Connect with us
Promoting anti-Islamists and weakening Islamists is crucial if a moderate and modern form of Islam is to emerge in the West.

archive

Where Are the Moderate Muslims?

Promoting anti-Islamists and weakening Islamists is crucial if a moderate and modern form of Islam is to emerge in the West.

“You will sooner or later pay for your pack of lies,” read one threatening message last week. It went to the author of a just-released book in Canada titled The Trouble with Islam: A Wake-up Call for Honesty and Change. In it, Irshad Manji, 34, explores such usually-taboo themes as antisemitism, slavery, and the inferior treatment of women with what she calls an “utmost honesty.” “Grow up!” she scolds Muslims. “And take responsibility for our role in what ails Islam.”

Although a television journalist and personality, Manji – a practicing Muslim – brings real insight to her subject. “I appreciate that every faith has its share of literalists. Christians have their Evangelicals. Jews have the ultra-Orthodox. For God’s sake, even Buddhists have fundamentalists. But what this book hammers home is that only in Islam is literalism mainstream.”

For her efforts, Manji has been called “self-hating,” “irrelevant,” “a Muslim sellout” and a “blasphemer.” She is accused of both “denigrating Islam” and dehumanizing Muslims. This outpouring of hostility prompted Manji to hire a guard and install bullet-proof glass in her house. The Toronto police acknowledge “a very high level of awareness” about her security.

Manji’s predicament is unfortunately all-too-typical of what courageous, moderate, modern Muslims face when they speak out against the scourge of militant Islam. Her experience echoes the threats against the lives of such writers as Salman Rushdie and Taslima Nasreen.

And non-Muslims wonder why anti-Islamist Muslims in western Europe and North America are so quiet?

Anti-Islamist Muslims – who wish to live modern lives, unencumbered by burqas, fatwas, and jihad – are on the defensive and atomized. However eloquent, their individual voices cannot compete with the roar of militant Islam’s determination, money, and violence. As a result, militant Islam, with its West-phobia and goal of world hegemony, dominates Islam in the West and appears to many to be the only kind of Islam.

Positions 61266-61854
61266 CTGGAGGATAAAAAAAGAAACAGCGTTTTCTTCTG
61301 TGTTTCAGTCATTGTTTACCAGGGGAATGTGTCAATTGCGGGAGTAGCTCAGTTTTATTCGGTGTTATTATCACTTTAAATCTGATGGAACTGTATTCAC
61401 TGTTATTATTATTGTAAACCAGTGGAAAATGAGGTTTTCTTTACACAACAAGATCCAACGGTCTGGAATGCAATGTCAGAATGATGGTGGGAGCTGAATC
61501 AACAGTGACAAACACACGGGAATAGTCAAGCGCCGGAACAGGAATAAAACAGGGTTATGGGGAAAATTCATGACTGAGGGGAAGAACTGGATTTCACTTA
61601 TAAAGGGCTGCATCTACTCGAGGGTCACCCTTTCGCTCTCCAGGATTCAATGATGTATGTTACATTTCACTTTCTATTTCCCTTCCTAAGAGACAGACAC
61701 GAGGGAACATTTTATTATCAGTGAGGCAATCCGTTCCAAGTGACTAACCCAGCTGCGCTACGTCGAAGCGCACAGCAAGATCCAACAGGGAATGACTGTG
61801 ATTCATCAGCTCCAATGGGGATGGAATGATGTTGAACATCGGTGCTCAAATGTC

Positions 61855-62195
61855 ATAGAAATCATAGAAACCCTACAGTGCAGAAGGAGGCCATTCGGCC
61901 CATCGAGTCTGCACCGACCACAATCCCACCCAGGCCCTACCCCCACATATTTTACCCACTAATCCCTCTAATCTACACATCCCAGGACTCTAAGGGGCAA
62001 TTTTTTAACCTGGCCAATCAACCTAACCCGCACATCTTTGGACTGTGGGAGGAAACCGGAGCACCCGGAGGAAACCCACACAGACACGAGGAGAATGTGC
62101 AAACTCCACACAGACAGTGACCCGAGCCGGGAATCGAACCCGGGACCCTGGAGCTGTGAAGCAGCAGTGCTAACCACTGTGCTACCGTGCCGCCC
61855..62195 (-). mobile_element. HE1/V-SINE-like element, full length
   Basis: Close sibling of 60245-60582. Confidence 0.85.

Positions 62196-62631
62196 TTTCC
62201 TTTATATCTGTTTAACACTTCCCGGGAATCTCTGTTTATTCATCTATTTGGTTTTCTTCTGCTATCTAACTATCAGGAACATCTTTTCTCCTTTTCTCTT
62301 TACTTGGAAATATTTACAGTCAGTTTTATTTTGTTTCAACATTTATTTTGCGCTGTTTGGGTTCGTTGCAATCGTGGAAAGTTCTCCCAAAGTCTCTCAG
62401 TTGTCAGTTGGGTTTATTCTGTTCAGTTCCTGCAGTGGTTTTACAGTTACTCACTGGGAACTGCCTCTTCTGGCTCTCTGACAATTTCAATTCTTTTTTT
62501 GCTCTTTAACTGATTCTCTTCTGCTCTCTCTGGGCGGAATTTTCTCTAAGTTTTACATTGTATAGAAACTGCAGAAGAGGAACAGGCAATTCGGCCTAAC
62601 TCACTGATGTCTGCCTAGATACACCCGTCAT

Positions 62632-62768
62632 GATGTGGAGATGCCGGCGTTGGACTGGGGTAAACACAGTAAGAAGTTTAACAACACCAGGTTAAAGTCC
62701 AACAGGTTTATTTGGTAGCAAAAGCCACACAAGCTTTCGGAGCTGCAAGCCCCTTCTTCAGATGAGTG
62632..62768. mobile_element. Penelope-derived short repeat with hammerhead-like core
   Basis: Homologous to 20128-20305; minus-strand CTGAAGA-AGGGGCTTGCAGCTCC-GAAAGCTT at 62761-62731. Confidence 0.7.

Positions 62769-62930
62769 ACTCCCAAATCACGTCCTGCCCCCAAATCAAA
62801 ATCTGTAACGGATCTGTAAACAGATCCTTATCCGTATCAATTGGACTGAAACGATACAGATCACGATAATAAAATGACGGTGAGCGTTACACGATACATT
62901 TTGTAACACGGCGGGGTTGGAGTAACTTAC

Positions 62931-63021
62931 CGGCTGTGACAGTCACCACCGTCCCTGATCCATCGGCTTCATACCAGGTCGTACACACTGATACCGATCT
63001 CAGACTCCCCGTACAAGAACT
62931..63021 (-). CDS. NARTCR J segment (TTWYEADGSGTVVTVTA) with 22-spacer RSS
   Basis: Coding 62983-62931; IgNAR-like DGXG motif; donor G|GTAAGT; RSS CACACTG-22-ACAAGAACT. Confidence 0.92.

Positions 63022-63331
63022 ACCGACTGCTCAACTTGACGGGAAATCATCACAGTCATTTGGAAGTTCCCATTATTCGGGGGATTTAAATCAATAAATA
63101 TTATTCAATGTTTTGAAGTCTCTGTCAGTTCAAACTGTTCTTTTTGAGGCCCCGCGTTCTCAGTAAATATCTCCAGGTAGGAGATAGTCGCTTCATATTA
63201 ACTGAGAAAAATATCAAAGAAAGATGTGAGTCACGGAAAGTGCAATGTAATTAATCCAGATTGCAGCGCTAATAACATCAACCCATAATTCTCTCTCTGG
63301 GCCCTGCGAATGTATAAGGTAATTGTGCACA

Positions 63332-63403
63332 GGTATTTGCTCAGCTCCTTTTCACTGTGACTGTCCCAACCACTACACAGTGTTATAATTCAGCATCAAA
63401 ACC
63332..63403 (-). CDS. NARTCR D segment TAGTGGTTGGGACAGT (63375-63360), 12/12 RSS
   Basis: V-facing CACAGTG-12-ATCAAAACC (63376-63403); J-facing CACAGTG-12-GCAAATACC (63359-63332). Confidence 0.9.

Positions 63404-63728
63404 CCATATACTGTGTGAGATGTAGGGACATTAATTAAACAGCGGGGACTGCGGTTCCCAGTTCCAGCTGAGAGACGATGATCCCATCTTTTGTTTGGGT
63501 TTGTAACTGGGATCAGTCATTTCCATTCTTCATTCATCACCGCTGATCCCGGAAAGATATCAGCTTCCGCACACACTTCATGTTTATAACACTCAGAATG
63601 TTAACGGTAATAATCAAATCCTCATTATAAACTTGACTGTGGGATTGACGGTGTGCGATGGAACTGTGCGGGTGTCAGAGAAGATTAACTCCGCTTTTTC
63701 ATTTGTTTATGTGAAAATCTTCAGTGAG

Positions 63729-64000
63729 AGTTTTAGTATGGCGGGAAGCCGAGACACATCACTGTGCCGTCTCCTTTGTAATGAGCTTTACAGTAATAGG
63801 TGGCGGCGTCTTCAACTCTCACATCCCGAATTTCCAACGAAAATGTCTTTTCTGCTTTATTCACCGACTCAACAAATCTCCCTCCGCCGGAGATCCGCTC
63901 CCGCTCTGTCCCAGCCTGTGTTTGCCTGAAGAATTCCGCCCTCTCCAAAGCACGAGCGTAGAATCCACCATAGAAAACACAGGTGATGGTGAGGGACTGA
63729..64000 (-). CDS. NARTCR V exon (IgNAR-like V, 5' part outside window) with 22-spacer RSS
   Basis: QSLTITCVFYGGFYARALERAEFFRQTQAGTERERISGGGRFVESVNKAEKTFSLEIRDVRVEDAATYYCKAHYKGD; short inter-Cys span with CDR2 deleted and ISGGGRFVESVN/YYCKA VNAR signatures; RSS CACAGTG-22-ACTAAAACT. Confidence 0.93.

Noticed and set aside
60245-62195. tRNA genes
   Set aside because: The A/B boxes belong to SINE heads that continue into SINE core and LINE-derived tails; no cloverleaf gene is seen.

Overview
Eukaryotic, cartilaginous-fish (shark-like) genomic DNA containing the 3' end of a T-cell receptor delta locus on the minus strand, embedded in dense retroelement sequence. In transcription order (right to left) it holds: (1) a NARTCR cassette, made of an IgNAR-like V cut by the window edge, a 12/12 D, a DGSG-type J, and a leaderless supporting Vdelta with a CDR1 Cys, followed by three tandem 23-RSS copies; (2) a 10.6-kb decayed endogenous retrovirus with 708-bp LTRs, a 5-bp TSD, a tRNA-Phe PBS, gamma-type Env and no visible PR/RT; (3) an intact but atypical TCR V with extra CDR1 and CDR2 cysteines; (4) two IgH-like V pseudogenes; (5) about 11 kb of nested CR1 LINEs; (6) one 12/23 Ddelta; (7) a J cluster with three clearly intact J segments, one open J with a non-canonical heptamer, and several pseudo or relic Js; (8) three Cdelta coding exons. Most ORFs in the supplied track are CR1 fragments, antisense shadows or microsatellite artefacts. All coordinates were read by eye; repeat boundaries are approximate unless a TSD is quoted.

But anti-Islamist Muslims not only exist; in the two years since 9/11, they have increasingly found their voice. They are a varied lot who share neither a single approach nor one agenda. Some are pious, some not, and others are freethinkers or atheists. Some are conservative, others liberal. They share only a hostility to the Wahhabi, Khomeini, and other forms of militant Islam.

They are starting to produce books that challenge the Islamists’ totalitarian vision. Abdelwahab Meddeb of the Sorbonne wrote the evocatively titled Malady of Islam in which he compares militant Islam to Nazism. Akbar Ahmed of American University wrote Islam Under Siege, calling for Muslims to respect non-Muslims.

Other outspoken academics include Saadollah Ghaussy formerly of Sophia University in Tokyo, Husain Haqqani of the Brookings Institution, Salim Mansur of the University of Western Ontario, and Khaleel Mohammad of San Diego State University.

Journalists such as Tashbih Sayyid of Pakistan Today and Stephen Schwartz of The Weekly Standard are on the front lines against militant Islam in the United States, as is the writer Khalid Dur├?┬ín. Tahir Aslam Gora has the same role in Canada. The ex-Muslim who goes by the pseudonym Ibn Warraq has written a series of books intended to embolden Muslims to question their faith.

A number of organizations are anti-Islamist, including the Islamic Supreme Council of America, the Council for Democracy and Tolerance, the American Islamic Congress, and Shi’ite organizations, such the Society for Humanity and Islam in America. A number of Turkish organizations have a determinedly secular cast, including the Atat├?┬╝rk Society and the Assembly of Turkish American Associations.

Some anti-Islamists have acquired public roles. Ayaan Hirsi Ali in Holland, who has called Islam a “backward” religion, is a member of the Dutch parliament. Naser Khader in Denmark is also a member of parliament and a secularist who calls for full Muslim integration with the Danes.

The weak standing of anti-Islamist Muslims has two major implications.

  • For them to be heard over the Islamist din requires help from the outside – celebration by governments, grants from foundations, recognition by the media, and attention from the academy.
  • Those same institutions must shun the now-dominant militant Islamic establishment. Moderates have a chance to be heard when Islamists are repudiated.
  • Promoting anti-Islamists and weakening Islamists is crucial if a moderate and modern form of Islam is to emerge in the West.

    Newsletter Signup.

    Sign up to the Human Events newsletter

    Written By

    Mr. Pipes is director of the Middle East Forum and author of Miniatures (Transaction Publishers).

    Click to comment

    Leave a Reply

    Your email address will not be published.

    Advertisement
    Advertisement

    TRENDING NOW:

    Trump Finds Agreement from People You Wouldn’t Expect.

    U.S. POLITICS

    BBC’s Imam: ‘Zionists are Hiding Behind Holocaust’.

    FOREIGN AFFAIRS

    Antitrust, The Only Remedy to Big Tech Bias?

    TECH

    There Has Always Been an American Nationalism, No Matter What Chris Cuomo Thinks.

    U.S. POLITICS

    Connect
    Newsletter Signup.

    Sign up to the Human Events newsletter